I have had the privilege to live in and travel to many places beyond my home country of western Canada. In the past, I’ve always brought back “stuff” from these adventures. Old photographs from a Parisian riverside book stall, a piggy bank from Copenhagen, a bag of fancy coffee beans from a San Francisco roastery, a bierstein from Munich, an old pipe from an antique shop in the Dutch countryside… Not to mention the whole mess of things I accumulated during my year living in England. I ended up hauling all of this back with me to Alberta, adding more stuff to all the stuff I already had at home. Now that I’m abroad again, I’ve made the firm decision to do things differently. Why?
I’m a hoarder. Or rather, was a hoarder. You see, I’ve always had a penchant for accumulating things. Lots and lots of pretty, pleasing, but largely pointless things. My bookcase back home is crammed with DVDs and CDs and, of course, a plethora of books (I was an English major, after all). I have small collections of old pipes and antique tins, a stack of old photographs, a closet crammed with clothes! And that doesn’t even mention the travel mementos. The overwhelming effect of the sheer amount of possessions I have didn’t hit me until I briefly moved back into my old bedroom this past September. I felt suffocated by stuff.
I was more than thrilled to move to Germany shortly afterwards with only the contents of a single suitcase to my name. I now have a couple of books, a sparse closet, and little else. While some people couldn’t fathom living with so little for multiple months, I’ve found it refreshing and freeing, and very fitting to the stage of my life that I’m currently in. As a recent graduate with plans to hop continents during the next two years, I want to travel lightly. Belongings carry a lot of weight, both mentally and physically, and I don’t want them to weigh me down while I’m constantly moving around, trying to figure out the next steps I take through adulthood.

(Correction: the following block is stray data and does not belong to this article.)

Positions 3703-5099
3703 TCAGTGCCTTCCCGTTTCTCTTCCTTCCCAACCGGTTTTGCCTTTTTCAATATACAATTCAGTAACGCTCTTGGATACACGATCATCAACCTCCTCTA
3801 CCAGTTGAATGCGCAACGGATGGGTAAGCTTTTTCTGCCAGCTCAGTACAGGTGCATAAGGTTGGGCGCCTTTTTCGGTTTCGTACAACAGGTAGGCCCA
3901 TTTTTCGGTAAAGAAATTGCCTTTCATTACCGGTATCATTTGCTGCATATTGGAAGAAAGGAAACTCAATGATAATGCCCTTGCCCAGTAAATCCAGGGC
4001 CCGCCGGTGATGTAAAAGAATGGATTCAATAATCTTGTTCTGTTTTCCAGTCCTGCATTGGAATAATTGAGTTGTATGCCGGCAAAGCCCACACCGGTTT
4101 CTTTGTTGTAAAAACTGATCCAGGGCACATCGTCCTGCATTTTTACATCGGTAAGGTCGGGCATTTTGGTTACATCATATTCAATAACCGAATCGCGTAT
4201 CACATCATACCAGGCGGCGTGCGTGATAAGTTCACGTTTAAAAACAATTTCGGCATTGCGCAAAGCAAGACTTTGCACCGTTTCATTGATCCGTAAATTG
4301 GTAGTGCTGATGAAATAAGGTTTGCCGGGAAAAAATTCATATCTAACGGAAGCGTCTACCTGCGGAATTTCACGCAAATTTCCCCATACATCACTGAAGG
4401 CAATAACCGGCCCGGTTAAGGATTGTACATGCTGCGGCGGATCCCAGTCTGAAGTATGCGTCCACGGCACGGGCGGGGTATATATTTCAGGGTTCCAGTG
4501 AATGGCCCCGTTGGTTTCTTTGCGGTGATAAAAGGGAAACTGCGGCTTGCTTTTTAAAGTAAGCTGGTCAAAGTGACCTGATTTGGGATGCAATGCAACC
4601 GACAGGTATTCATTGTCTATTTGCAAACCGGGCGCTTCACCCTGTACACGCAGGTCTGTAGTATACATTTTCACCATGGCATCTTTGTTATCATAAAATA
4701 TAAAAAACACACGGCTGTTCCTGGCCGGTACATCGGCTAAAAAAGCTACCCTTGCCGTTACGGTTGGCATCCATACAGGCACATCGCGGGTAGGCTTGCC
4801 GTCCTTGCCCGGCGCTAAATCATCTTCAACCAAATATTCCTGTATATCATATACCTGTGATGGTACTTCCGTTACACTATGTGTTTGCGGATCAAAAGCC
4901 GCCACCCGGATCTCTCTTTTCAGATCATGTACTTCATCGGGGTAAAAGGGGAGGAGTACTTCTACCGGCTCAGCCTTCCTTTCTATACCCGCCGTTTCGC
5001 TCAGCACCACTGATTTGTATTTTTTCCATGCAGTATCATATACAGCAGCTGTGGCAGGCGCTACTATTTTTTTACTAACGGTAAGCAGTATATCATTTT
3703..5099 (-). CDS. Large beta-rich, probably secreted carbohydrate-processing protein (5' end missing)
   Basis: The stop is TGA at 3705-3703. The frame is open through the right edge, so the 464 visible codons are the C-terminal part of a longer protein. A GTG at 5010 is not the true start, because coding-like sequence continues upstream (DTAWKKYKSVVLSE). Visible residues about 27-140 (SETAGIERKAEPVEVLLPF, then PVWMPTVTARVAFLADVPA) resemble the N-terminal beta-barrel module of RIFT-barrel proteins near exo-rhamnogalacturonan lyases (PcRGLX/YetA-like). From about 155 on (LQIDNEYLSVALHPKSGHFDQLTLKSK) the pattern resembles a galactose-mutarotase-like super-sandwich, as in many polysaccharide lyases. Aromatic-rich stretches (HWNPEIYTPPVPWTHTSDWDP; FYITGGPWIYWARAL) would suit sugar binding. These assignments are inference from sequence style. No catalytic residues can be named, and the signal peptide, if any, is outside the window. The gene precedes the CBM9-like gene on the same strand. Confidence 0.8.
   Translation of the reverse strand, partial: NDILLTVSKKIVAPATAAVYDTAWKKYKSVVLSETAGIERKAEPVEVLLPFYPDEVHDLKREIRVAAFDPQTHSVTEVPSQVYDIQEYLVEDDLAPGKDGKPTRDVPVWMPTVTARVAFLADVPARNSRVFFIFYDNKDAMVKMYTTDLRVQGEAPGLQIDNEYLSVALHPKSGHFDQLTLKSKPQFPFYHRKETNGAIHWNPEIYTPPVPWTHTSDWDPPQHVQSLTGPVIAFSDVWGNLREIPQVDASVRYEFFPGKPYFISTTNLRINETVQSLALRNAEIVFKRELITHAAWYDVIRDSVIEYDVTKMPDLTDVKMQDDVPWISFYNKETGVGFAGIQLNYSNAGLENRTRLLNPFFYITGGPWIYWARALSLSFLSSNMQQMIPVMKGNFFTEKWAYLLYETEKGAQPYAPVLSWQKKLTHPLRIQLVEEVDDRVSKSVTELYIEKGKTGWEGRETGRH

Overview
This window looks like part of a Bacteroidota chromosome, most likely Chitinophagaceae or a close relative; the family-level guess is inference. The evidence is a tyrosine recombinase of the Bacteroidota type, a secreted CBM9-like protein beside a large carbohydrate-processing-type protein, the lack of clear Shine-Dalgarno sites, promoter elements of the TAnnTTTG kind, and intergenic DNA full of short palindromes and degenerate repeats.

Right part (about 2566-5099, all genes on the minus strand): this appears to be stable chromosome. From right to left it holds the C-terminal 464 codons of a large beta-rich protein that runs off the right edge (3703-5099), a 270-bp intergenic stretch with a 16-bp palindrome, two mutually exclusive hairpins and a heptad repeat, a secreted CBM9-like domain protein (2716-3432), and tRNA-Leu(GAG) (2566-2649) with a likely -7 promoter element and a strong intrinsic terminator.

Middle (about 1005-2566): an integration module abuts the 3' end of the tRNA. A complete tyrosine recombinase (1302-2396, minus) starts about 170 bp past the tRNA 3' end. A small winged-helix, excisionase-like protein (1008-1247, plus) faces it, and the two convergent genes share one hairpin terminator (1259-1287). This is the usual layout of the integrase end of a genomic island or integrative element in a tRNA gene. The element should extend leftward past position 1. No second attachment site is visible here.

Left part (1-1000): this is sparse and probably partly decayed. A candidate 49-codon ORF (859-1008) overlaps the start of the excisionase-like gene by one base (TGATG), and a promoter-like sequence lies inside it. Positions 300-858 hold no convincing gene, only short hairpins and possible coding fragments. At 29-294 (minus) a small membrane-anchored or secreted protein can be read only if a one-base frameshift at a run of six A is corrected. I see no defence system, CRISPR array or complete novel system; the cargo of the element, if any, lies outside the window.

Which brings me back to the beginning of my post. As I plan my next batch of travels, and begin to budget accordingly, I think of all the money I spent on bits and bobs that I’d buy… for what? To have a physical object as proof of my being to that place? Why is that even necessary? In the past, I’ve always bought souvenirs, thinking that I had to. My mentality was: I may only be in this place once, so I might as well buy loads of novelty mugs and that antique oil painting to remember it by. As part of my plan to de-clutter my life and live more minimally (I’ll talk more about that later), I have decided to do things differently this time around. Instead of dropping money on things, I want to spend it on experiences. I cringe to think of all the fun things I could’ve physically done abroad, using the savings I’d squandered on clothes and knick-knacks. These items can be destroyed, fall apart, or go missing over the years, and you’ll be left with zilch. But a memory? That sticks with you forever.